20. 22

    @spriteless, @scramble, Please get treatment now, before you end up in the hospital, or worse. My sister got treated after I had a breakdown because she had some similar symptoms, though none critical, and treatment was much easier for her.

    It’s scary to do it at first, but there are “Not Afraid of Stuff” pills and “Not Sad All The Time” pills. It may take a little trial and error to find the right ones or the right combination of medication and therapy, but I GUARANTEE you, it is worth it.

  21. 23

    Absolutely – get treatment. I’m preparing to do the same myself – I’m fairly recently atheist, and it’s taken a long time to get rid of some theist bugbears. One in particular that is held deeply in my religious family is the belief that depression is a disorder of the soul and not of the brain, and antidepressants are considered a temptation from satan to keep us from prayer for healing. But even after having ceased believing in souls, it’s been much harder to lose the idea that “I will no longer be myself” if I take the drugs. I’ll be glad to see more frank discussion about it in the future.

  22. F

    Not directly related/off-topic: Skepticism and Mental Illness.

    So this spammer drops a link into a thread at Sandwalk:
    ( )

    Yes, help with skepticism (or reality) and mental illness needed. I’d slam this person for promoting really bad ideas, but he apparently suffers from a mental illness himself.

  23. 25

    It’s a shame that your post was first because it’s going to generate a lot of heat, but in any case, congratulations on your decades of hard-fought stability.

    I don’t know. Arguing belligerently that openly expressing negative emotions is a sign of mental collapse doesn’t seem that well adjusted to me….

  24. 26

    Yes, help with skepticism (or reality) and mental illness needed. I’d slam this person for promoting really bad ideas, but he apparently suffers from a mental illness himself.

    Um, what bearing does the latter have on the former, except perhaps in the case of a severe delusional disorder? (Like, hospitalization severe).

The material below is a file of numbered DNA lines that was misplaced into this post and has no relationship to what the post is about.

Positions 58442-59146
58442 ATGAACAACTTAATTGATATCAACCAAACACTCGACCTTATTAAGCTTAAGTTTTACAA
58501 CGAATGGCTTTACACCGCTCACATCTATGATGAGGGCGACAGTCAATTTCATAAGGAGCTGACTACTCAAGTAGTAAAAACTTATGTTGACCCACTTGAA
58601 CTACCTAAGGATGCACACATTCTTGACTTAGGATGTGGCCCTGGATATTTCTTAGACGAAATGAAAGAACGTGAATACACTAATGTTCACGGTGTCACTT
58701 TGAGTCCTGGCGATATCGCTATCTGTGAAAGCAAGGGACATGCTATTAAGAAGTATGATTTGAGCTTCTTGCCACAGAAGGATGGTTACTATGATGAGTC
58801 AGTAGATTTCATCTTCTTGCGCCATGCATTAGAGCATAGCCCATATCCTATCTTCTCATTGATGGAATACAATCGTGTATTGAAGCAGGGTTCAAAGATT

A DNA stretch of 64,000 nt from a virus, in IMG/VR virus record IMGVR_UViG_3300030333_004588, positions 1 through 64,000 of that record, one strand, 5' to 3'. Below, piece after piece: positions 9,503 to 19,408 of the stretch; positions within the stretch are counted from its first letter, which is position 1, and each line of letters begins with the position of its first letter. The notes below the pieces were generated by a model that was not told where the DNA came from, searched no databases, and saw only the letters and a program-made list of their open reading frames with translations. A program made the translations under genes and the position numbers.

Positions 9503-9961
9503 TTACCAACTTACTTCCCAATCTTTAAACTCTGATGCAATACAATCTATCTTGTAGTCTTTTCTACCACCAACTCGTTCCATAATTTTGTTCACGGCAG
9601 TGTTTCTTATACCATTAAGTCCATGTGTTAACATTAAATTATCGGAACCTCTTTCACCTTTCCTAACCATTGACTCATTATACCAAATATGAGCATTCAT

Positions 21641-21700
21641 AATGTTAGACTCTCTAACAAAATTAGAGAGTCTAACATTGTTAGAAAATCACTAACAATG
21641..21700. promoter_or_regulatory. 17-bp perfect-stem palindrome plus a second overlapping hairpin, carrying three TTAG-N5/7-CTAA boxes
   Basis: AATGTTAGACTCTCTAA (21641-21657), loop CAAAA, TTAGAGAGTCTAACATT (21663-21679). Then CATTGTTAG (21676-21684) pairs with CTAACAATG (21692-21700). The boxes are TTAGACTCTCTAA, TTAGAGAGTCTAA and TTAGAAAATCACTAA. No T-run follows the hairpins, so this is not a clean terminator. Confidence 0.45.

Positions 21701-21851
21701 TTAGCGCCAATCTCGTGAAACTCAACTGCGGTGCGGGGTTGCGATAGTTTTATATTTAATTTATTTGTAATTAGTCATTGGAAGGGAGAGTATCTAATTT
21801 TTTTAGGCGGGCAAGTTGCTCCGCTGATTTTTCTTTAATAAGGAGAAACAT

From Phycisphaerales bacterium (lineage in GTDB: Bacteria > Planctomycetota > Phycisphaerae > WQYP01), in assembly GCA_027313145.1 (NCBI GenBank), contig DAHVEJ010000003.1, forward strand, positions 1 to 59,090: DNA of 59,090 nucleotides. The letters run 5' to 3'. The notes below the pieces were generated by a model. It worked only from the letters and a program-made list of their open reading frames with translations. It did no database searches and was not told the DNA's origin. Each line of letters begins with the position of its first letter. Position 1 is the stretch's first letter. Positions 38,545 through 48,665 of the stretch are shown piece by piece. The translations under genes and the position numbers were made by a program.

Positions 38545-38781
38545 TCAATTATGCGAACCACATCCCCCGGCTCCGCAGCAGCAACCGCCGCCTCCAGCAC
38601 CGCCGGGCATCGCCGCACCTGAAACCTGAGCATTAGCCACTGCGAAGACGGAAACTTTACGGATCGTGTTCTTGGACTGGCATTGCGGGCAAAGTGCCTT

25. F


    The only difference to me is that I wouldn’t argue against against a person with clinical-grade delusions the same way I would against the average quack. I’d tend to argue against his “cure” to anyone who might think it was a good idea to try it rather than seeking science-based medical help. IOW, I wouldn’t necessarily call him a douchebong for his ridiculous “cure”, whereas I have no issue with calling Christopher Maloney a douchebong quack. Because his illness is part of the problem. Same reason I would no longer have a jab at DM, because I cannot separate his batshit ramblings from his mental illness – they may be entirely a product of his illness. I won’t argue about flying saucers or religion with someone who has schizoaffective disorder, but I will argue the same with someone who simply has belief-disorder.

  26. F

    Bah. Shorter:

    Because I don’t know what dude’s mental illness is/was. I hadn’t found out what he supposedly cured himself of before the eyestrain got to be too much.

  27. 29

    Until mental illness is treated the same as physical illness in the USA with the same resources and care, there is not much that the atheist community can do. As you know, we are a tiny minority compared to the rest of the population. Why don’t you put it on the majority to solve this problem? They created it, they should solve it. Whatever happened to Tipper Gore and her crusade?